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Lamented_Soul

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- Thread starter Lamented_Soul
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In summary, quantum computing is just another way to compute things, but it is important because it is faster than classical computing.

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Lamented_Soul

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Physics news on Phys.org

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JK423

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So, quantum computation doesn't "study extremely small units of matter (I.E Quarks)." in the sense you say it.

Look it up in wikipedia

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Lamented_Soul

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So, using Quantum comptuing, would it essentially be possible to compute the entire atomic make-up of a human being without using a massive amount of space to store the data? I've heard that the individual paths that electrons, protons, and neutrons take when revolving around the Nuclei, is almost an inordinate amount of data by even todays standards.JK423 said:

So, quantum computation doesn't "study extremely small units of matter (I.E Quarks)." in the sense you say it.

Look it up in wikipedia

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JK423

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Quantum computing is just another way to compute things! What you can compute with a classical computer (classical computing) you can also cumpute with a quantum computer (quantum computing). The only difference is that quantum computing is much faster than classical computing. What you are computing is irrelevant. You can compute anything you want, from 3+4 and differential equations to whatever you like. It`s just a matter of how fast you`re going to do that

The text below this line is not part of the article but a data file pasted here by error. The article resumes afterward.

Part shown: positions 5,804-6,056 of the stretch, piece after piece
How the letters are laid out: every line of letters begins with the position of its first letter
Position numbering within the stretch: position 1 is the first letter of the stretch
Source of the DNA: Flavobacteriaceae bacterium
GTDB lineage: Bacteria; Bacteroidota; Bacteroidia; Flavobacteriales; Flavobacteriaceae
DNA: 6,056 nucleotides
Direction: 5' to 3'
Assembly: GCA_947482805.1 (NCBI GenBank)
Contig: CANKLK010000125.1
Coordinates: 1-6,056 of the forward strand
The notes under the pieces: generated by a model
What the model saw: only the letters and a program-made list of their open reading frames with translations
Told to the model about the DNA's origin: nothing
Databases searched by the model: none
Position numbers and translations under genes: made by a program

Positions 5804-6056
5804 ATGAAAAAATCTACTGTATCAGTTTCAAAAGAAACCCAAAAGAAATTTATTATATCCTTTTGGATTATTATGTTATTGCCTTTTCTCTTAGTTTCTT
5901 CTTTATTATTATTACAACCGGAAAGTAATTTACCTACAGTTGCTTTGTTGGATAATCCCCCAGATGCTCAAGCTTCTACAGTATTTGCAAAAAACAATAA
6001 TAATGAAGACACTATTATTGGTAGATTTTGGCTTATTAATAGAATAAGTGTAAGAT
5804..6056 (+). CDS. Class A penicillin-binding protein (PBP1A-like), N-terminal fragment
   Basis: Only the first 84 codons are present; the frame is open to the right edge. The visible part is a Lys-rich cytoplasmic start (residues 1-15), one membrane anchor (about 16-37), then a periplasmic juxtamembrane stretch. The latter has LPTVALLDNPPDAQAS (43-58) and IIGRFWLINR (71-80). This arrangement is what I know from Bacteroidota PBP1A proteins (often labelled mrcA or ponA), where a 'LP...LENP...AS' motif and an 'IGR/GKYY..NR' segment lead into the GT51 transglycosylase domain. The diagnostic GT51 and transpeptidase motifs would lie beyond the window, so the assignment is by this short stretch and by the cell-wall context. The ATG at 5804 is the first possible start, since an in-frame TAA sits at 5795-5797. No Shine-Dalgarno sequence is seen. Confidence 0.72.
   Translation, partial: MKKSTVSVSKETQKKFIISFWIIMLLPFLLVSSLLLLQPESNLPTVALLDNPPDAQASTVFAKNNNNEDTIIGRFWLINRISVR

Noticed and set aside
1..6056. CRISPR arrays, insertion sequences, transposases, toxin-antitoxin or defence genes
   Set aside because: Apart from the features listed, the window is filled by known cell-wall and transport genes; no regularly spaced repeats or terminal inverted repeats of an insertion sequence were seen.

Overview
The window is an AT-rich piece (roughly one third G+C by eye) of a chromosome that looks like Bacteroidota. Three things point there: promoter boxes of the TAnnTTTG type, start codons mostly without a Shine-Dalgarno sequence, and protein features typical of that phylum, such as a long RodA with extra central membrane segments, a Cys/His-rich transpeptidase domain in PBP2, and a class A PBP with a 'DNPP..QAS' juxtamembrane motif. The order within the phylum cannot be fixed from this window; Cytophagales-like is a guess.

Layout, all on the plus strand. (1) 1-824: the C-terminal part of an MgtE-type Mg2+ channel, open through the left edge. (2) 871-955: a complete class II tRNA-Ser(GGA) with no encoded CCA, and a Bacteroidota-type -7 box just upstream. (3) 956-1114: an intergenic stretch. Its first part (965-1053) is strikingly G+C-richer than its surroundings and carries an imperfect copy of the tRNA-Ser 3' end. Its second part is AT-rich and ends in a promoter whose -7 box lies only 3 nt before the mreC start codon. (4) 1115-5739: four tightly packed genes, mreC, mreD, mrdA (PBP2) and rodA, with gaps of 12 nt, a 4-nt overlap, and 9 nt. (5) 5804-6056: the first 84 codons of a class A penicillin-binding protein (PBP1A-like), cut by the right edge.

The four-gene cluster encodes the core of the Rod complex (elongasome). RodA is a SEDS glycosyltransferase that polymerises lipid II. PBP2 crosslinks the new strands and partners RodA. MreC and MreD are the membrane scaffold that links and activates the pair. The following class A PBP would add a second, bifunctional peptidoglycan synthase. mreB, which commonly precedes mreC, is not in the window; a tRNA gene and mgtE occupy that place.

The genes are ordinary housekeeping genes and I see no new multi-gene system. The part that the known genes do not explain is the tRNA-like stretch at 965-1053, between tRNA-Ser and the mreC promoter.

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Lamented_Soul

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Meh, alright, nvm then. Then if that's all it is used for (In general), then why is it important? I mean computing equations at faster speeds doesn't exactly seem all that important to me. (But, I'm still a noob when it comes to physics, so yeah.)JK423 said:

Quantum computing is just another way to compute things! What you can compute with a classical computer (classical computing) you can also cumpute with a quantum computer (quantum computing). The only difference is that quantum computing is much faster than classical computing. What you are computing is irrelevant. You can compute anything you want, from 3+4 and differential equations to whatever you like. It`s just a matter of how fast you`re going to do that